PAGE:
Eureka Township, MI – By Ryan Jeltema, Daily News staff writer

After watching her neighbors left homeless after a fire destroyed their house Jan. 6, Carrie Schmidt now knows that same helpless feeling.

High levels of carbon monoxide inside her home last week forced Schmidt, her husband, Troy, and their two daughters, ages 21/2 and 19 months, to live in a hotel for four days last week.

The worst part is that no one could determine where the colorless, odorless and tasteless gas came from.

Schmidt said carbon monoxide alarms sounded inside their home early last week for the second time this year. Carbon monoxide replaces oxygen in the bloodstream and can result in death.

Brian Brasington from Montcalm County Emergency Services in Stanton responded and with a monitor discovered carbon monoxide levels of 38 parts per million (ppm) in the upstairs bedrooms. The U.S. Environmental Protection Agency recommends homes not have carbon monoxide concentrations of more than 9 ppm.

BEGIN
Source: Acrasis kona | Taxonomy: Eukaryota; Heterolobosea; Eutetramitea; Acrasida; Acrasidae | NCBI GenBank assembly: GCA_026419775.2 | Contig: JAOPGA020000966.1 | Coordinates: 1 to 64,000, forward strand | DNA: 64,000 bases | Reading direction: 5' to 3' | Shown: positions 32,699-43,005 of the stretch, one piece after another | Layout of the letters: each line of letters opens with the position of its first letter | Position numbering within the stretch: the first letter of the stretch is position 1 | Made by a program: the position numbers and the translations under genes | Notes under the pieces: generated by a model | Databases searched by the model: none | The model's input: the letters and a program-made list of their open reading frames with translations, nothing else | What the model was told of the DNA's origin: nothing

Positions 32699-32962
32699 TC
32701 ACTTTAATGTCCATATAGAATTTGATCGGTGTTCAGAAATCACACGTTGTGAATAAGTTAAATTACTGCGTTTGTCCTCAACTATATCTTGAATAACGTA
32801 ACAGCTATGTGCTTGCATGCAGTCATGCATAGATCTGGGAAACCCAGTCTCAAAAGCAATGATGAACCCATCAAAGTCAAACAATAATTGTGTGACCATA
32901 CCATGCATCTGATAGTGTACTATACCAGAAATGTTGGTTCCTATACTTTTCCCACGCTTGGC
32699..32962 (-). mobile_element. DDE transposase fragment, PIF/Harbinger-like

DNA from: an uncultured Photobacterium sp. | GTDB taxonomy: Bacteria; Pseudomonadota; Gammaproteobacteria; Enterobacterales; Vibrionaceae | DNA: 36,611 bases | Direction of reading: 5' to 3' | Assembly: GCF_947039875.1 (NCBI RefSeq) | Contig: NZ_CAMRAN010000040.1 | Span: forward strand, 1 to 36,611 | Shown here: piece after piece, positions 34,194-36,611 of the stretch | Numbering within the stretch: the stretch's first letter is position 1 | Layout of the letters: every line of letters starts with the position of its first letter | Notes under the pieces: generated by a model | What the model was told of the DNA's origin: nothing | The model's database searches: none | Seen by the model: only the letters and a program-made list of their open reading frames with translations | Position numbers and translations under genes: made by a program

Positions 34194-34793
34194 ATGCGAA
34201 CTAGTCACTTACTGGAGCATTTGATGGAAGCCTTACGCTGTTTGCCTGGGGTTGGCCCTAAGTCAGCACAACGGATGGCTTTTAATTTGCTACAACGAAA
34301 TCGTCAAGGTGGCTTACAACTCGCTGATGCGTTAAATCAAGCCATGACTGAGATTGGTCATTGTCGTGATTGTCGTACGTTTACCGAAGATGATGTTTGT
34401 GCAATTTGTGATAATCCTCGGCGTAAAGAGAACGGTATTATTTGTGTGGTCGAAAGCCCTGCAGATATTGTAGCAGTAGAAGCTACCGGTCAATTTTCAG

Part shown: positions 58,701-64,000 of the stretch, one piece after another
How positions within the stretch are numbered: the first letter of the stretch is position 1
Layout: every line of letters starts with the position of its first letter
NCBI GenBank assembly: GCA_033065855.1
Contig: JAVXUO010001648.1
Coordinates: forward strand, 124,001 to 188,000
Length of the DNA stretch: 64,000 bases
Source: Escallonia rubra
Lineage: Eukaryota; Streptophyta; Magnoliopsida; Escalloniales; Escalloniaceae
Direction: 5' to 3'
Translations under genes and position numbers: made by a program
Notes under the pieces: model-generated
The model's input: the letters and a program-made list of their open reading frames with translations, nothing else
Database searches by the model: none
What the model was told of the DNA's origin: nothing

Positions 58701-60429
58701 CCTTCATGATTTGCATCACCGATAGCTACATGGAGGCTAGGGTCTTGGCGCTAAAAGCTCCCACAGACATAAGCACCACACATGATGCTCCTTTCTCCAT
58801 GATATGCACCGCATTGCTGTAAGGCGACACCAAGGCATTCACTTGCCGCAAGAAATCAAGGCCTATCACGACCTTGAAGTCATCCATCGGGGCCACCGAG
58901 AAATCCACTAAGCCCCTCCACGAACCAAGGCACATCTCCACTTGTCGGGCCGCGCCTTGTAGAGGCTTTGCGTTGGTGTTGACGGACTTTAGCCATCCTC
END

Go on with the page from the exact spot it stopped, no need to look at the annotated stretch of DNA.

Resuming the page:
“It was quite unsafe,” Brasington said. “In the upstairs her conditions were unfavorable.”

Schmidt said that was especially disconcerting since her daughters’ bedrooms are upstairs and both were taking naps when the carbon monoxide levels were measured.

“My little girls were up there sleeping. I got dizzy as soon as I got up there,” she said in a Grand Rapids hotel room last week, her voice breaking up from crying. “This is poison. These are my children, babies. My pediatrician said not to bring them into the house again until the problem is taken care of.”

Late last week, she was able to take them home after KBH Homes in Comstock Park, which built her house 11/2 years ago, volunteered to replace the furnace and water heater with units that have side vents.

Schmidt believes the carbon monoxide seeped into the upstairs through a vent that sucks warm air to the furnace.

However, DTE Energy in Detroit and KBH furnace repairmen investigated but could not pinpoint the problem. Kurt Hammersma, a KBH member, said neither test uncovered elevated levels of carbon monoxide or problems with either appliance. Nevertheless, the company decided to replace the appliances anyway at no cost to the Schmidts.